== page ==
Singapore on Thursday ordered social media giants Facebook and Twitter to carry a correction notice to users in the country over what it says is a false statement about a new COVID-19 variant originating in Singapore.
The Ministry of Health said it was aware of a statement circulating online on media outlets and social media platforms that implied a new, previously unknown variant of COVID-19 had originated in Singapore and risked spreading to India from the city-state.
The move came after Delhi Chief Minister Arvind Kejriwal said in a Twitter post this week that a new form of the virus that was particularly harmful to children had come to Singapore, and urged for a ban on flights.
Both the Singapore and Indian governments have criticized the opposition politician, saying his comments were not based on facts and were "irresponsible."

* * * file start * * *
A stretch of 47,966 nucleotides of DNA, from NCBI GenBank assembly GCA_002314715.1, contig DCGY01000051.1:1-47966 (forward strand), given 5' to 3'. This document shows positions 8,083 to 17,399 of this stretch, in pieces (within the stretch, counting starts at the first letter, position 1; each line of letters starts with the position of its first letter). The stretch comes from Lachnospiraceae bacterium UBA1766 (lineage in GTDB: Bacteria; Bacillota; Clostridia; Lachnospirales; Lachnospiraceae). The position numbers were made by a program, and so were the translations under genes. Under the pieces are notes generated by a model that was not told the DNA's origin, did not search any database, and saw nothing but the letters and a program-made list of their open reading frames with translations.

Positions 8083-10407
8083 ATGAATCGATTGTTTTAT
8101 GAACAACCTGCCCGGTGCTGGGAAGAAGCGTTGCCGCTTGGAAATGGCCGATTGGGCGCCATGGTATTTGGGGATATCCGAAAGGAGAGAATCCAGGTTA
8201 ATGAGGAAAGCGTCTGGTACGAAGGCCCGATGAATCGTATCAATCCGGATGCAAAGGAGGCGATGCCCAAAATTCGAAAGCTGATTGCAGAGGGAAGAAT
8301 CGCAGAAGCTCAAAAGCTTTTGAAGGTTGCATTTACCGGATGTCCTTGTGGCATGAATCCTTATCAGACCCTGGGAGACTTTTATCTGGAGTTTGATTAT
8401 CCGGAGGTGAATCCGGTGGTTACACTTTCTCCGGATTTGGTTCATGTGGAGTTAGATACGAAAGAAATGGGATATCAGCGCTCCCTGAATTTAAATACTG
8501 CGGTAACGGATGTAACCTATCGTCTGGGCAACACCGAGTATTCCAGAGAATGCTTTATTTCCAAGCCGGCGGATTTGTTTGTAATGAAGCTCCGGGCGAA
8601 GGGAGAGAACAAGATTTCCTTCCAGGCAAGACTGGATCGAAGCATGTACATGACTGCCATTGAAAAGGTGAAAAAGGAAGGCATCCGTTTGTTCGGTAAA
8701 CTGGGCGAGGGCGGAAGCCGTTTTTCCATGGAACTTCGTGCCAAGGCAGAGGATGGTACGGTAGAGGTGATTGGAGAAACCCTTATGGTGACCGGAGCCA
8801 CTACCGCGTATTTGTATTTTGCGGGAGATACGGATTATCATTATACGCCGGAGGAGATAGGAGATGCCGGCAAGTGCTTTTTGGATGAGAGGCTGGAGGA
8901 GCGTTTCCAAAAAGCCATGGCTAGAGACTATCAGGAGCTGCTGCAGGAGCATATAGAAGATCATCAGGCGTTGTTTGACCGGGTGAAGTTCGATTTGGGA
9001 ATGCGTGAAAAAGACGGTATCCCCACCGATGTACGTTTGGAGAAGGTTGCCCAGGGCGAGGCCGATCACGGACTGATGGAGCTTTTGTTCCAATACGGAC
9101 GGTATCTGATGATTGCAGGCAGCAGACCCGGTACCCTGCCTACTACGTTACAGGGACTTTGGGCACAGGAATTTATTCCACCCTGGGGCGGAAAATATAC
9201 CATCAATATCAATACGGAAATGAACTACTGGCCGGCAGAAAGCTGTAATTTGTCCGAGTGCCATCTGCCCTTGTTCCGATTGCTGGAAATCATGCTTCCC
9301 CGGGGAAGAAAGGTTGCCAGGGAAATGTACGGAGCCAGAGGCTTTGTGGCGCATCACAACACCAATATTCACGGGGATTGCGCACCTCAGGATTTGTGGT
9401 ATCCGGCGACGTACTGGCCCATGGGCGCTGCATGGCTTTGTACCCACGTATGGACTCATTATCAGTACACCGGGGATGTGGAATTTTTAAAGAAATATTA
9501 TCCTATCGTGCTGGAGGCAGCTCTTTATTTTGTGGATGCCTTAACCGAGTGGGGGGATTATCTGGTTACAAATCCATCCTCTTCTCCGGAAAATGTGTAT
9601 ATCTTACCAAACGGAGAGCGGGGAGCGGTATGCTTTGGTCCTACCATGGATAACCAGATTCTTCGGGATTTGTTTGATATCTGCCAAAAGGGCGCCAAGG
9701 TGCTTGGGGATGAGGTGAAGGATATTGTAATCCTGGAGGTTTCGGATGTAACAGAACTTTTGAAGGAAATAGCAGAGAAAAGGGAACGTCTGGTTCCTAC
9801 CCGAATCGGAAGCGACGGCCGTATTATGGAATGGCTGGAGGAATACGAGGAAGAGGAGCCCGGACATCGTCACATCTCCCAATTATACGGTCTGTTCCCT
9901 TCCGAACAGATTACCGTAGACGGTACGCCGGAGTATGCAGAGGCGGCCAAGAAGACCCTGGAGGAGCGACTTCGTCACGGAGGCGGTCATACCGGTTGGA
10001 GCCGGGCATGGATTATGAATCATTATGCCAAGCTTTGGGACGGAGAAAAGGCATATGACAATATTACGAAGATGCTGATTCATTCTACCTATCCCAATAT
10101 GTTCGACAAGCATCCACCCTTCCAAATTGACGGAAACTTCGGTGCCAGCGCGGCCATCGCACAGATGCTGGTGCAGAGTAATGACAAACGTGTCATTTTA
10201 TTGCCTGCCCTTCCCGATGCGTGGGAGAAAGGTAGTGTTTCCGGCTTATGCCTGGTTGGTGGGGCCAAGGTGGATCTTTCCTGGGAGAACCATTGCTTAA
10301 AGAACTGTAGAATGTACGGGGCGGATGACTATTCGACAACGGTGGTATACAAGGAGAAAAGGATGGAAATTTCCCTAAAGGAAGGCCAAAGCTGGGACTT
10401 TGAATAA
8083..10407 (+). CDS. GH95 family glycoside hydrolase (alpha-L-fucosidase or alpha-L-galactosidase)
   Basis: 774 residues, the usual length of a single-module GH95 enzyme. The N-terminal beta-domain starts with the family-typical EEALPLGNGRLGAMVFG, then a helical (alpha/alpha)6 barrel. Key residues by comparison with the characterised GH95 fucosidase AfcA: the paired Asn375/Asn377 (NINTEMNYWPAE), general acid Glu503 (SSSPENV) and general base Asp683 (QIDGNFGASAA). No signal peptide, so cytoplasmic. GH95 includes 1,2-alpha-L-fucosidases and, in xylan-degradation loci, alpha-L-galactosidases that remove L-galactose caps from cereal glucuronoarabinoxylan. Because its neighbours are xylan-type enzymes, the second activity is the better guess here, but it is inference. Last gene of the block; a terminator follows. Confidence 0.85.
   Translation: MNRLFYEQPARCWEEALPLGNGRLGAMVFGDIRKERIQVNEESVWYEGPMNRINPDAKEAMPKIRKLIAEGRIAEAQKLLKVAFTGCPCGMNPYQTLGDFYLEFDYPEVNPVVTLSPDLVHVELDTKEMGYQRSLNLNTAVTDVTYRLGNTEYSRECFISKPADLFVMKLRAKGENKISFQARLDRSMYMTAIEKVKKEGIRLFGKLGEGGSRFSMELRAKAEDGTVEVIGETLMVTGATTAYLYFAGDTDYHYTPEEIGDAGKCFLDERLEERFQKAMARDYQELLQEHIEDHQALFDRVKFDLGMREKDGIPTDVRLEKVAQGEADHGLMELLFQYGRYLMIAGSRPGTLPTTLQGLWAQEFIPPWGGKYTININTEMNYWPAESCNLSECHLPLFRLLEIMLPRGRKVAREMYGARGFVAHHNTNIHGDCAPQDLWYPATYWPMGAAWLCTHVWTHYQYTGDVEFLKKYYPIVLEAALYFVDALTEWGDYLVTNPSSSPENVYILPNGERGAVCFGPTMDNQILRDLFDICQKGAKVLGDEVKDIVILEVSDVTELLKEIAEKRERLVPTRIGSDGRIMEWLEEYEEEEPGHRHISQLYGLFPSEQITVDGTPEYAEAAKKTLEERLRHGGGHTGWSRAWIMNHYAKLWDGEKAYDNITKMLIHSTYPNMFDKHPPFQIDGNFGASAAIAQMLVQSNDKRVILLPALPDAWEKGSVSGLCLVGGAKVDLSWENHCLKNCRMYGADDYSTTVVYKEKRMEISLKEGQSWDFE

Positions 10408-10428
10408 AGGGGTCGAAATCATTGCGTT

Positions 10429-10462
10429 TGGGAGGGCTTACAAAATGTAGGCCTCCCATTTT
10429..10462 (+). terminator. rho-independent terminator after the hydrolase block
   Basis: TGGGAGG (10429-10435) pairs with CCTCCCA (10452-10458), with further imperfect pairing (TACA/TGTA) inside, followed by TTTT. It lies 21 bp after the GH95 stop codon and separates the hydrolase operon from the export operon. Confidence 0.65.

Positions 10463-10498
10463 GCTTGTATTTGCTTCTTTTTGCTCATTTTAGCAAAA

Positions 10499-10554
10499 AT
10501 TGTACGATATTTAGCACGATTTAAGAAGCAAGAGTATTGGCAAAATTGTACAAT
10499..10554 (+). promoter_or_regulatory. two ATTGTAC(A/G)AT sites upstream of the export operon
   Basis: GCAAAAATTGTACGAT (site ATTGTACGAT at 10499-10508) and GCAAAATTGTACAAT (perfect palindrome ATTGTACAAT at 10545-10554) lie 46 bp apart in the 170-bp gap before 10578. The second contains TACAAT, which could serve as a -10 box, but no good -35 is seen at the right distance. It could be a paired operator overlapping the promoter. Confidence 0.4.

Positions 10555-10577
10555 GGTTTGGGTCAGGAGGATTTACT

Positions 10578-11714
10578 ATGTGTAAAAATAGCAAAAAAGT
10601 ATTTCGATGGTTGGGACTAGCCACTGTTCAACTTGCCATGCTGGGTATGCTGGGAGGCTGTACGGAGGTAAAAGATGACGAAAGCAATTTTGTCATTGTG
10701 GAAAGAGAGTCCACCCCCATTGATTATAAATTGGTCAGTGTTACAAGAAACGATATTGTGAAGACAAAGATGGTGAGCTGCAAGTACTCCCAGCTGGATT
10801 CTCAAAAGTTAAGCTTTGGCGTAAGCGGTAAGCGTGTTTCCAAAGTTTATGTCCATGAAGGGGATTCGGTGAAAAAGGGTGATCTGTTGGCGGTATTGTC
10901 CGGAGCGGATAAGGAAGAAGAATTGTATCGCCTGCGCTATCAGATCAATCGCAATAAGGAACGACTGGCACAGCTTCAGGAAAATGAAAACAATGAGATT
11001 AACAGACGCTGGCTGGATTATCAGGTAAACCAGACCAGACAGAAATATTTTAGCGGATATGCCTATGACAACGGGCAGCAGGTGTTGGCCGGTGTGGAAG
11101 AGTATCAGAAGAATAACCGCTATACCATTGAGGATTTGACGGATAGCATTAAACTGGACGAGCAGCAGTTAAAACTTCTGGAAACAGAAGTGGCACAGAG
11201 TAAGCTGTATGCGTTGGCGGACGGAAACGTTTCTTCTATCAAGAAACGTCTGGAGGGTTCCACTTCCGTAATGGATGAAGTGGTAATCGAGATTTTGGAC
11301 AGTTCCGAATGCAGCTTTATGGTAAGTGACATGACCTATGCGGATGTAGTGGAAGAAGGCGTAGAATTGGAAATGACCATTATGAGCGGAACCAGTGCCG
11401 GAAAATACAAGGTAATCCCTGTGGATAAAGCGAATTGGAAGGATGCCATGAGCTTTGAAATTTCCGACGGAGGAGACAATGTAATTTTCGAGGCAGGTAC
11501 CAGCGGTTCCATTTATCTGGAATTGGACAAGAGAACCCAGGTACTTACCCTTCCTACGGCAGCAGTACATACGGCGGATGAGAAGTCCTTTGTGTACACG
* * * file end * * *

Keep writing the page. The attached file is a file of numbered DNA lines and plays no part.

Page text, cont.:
The correction orders were issued under Singapore's fake news law known as the Protection from Online Falsehoods and Manipulation Act.
Facebook and Twitter confirmed receipt of the order and said they complied as per the local law.
A prompt on users' Facebook news feeds linked to a government website that said there was no new "Singapore" variant of COVID-19. Neither is there evidence of any COVID-19 variant that is "extremely dangerous for kids," the Health Ministry said.
It said the B16172 strain found in many new COVID-19 cases in Singapore was first detected in India.
Twitter sent notifications to its account holders based in Singapore, which included a tweet from the government's official account @POFMA_Notice.
Singapore Press Holdings' SPH Magazines, which was also issued the order, said it had complied and posted the notice in its HardWareZone forum.